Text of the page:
Issue:  Vol. 48 / No. 3 / 18 January 2018

Gay Marine returns
for SF Fleet Week


First Lieutenant Garth Langley (Photo: Rick Gerharter)
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Garth Langley grew up in San Carlos and graduated from California State University East Bay with degrees in political science and criminal justice. As a boy he spent many days hanging out at a hair salon on Church Street in San Francisco where his mom worked.

He now lives in Carlsbad south of Camp Pendleton where he is a public affairs officer for the United States Marine Corps. A first lieutenant with the 1st Marine Expeditionary Brigade, Langley handles media requests and writes up press releases for the base.

This week he is stationed out of the Marines Memorial Club Hotel near San Francisco's Union Square juggling reporters' inquiries about the goings on for this year's Fleet Week as the spokesman for the Marine Corps.

The annual civic celebration of the military kicked off Wednesday, October 3 and runs through Tuesday, October 9. It coincides with Langley's 25th birthday on Monday and marks the first time he is representing the armed services during the ceremonies as an out gay man.

Langley began coming out in January to family, friends, and coworkers after being assigned to the southern California base. Having been embraced not only by his relatives but also his military commanders and fellow Marines, Langley hopes to use his experience to help other service members come out of the closet.

"I decided that I would come out and never look back. It is why I feel so strongly that I want to engage with people about this," he said. "I want people in the military who are gay or lesbian to know it is not as bad as they think to come out."

Since he decided to be honest not only with himself but others about his sexual orientation, Langley said he feels less anxiety and more comfortable at work.

"I no longer have to hide it or be in a false relationship," said Langley, who since June has been dating an accountant whose father is a retired Marine.

Since arriving at Camp Pendleton earlier this year Langley has had a crash course in handling media events. On his second day in the job he assisted with Vice President Joe Biden's visit. In July he worked with the media on coverage of gay and lesbian Marines marching in the San Diego Pride Parade for the first time in their uniforms.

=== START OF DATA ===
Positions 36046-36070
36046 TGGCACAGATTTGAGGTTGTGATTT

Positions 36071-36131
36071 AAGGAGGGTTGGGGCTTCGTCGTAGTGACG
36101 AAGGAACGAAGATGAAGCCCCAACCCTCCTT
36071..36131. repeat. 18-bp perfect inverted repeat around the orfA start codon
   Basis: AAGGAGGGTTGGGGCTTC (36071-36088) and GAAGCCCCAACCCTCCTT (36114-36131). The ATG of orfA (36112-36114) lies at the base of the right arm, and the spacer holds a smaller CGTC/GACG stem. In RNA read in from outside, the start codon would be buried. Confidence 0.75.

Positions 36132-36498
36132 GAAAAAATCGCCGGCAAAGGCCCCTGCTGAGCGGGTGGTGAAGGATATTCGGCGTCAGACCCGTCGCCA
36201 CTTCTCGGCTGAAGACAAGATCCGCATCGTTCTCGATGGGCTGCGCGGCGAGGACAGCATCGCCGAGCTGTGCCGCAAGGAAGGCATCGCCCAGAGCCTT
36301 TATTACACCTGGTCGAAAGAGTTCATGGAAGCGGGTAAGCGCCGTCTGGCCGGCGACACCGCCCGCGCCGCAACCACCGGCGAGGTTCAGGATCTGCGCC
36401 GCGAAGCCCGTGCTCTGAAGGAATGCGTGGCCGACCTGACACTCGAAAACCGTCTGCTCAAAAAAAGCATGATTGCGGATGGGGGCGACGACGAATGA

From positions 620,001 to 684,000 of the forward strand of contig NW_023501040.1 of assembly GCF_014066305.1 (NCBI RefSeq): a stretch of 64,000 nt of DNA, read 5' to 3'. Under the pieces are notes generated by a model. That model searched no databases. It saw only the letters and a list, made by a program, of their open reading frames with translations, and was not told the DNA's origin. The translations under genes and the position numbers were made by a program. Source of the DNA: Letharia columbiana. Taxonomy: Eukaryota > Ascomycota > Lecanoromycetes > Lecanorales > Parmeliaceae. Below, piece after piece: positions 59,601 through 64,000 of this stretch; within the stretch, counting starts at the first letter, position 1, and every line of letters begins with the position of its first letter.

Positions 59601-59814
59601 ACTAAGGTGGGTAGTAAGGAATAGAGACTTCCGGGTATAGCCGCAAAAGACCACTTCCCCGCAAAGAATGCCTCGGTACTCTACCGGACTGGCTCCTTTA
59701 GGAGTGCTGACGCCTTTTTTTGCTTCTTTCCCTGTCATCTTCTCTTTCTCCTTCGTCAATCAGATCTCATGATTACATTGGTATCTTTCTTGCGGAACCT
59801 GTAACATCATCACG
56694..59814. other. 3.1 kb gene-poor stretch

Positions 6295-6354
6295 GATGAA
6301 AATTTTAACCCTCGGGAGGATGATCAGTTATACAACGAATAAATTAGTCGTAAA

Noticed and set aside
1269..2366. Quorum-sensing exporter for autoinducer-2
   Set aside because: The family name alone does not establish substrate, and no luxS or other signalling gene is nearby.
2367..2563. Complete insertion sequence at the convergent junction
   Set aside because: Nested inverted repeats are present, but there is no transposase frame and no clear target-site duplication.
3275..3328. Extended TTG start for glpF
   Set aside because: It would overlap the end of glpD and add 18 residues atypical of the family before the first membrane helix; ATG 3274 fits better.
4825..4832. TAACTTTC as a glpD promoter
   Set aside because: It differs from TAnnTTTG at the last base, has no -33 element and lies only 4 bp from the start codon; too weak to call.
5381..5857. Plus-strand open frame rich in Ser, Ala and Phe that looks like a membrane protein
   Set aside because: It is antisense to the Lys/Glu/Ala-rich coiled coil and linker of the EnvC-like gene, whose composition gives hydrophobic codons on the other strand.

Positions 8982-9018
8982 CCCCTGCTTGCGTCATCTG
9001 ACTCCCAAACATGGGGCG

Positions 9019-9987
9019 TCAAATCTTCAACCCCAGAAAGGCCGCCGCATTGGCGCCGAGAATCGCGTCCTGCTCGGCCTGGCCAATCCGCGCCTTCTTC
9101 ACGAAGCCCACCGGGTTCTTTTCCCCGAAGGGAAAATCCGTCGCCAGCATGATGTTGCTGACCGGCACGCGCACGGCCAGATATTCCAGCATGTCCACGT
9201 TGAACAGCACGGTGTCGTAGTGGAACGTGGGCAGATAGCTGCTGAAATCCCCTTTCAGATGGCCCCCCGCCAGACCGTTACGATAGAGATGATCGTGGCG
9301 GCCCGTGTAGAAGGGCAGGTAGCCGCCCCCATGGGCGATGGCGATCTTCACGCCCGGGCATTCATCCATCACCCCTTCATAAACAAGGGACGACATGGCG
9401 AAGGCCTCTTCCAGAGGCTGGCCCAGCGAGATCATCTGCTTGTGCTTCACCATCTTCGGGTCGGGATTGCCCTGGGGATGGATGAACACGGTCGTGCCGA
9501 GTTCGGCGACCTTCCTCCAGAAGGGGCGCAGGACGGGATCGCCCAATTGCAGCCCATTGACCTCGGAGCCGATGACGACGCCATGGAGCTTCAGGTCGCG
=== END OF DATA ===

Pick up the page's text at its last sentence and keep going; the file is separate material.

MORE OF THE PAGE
"It was a proud moment," recalled Langley of seeing his coworker, Marine Corporal Jennifer Pirante, be one of three out enlisted Marines march in the parade.

When he first enlisted in 2007, Langley did so while the anti-gay policy known as "Don't Ask, Don't Tell," was in full effect. He still has the documents he signed declaring that he was not a homosexual.

Congress and President Barack Obama repealed the ban on gay and lesbian service members serving openly in December 2010. The homophobic policy was officially lifted last September just weeks prior to the 2011 Fleet Week observance in San Francisco.

This year there are no official events designed specifically for those gay, lesbian or bisexual military men and women in town for Fleet Week (a ban against transgender service members is still in effect). Nonetheless, Langley has been fielding requests from out colleagues about what to do or where to go while in town.

"A lot of Marines who know I am gay have come forward and asked me since I am the public affairs person what sort of interaction is going on in the Castro, and if I am planning anything. Despite not personally planning a function, I want to at least ensure they all come to the Castro in uniform and be proud of their service to our country," he told the Bay Area Reporter.

Langley plans to visit the city's gay Castro district while wearing his liberty or leave uniform comprised of a khaki shirt and dress blue pants. The experience he expects will be a "momentous" one for him and the handful of fellow gay Marines who are also in town for Fleet Week.

"For gay Marines and sailors it is not just an opportunity to participate in some unique events but to take pride in being an out sailor or Marine," said Langley. "Fleet Week is an opportunity for me to be home in the Bay Area in my hometown being a gay Marine and being completely comfortable about it."

More than 2,500 Marines and sailors aboard the USS Makin Island are participating in the 31st annual Fleet Week this year. In addition to Langley's unit, members of the 13th Marine Expeditionary Unit, Combat Logistics Regiment 1 and the 1st Marine Division Band are participating.

"Fleet Week is a San Francisco tradition and we take this opportunity to salute the men and women in uniform serving and protecting our country," stated Mayor Ed Lee.

While the weekend aerial maneuvers of the Blue Angels are the biggest draw for the public, there are multiple events happening over the course of the week. There are band concerts, weapon displays, demos on the Marine's humanitarian assistance, meet and greets with military K9 units, and tours of the USS Malkin, the first U.S. military hybrid vessel.

For a complete list of activities visit

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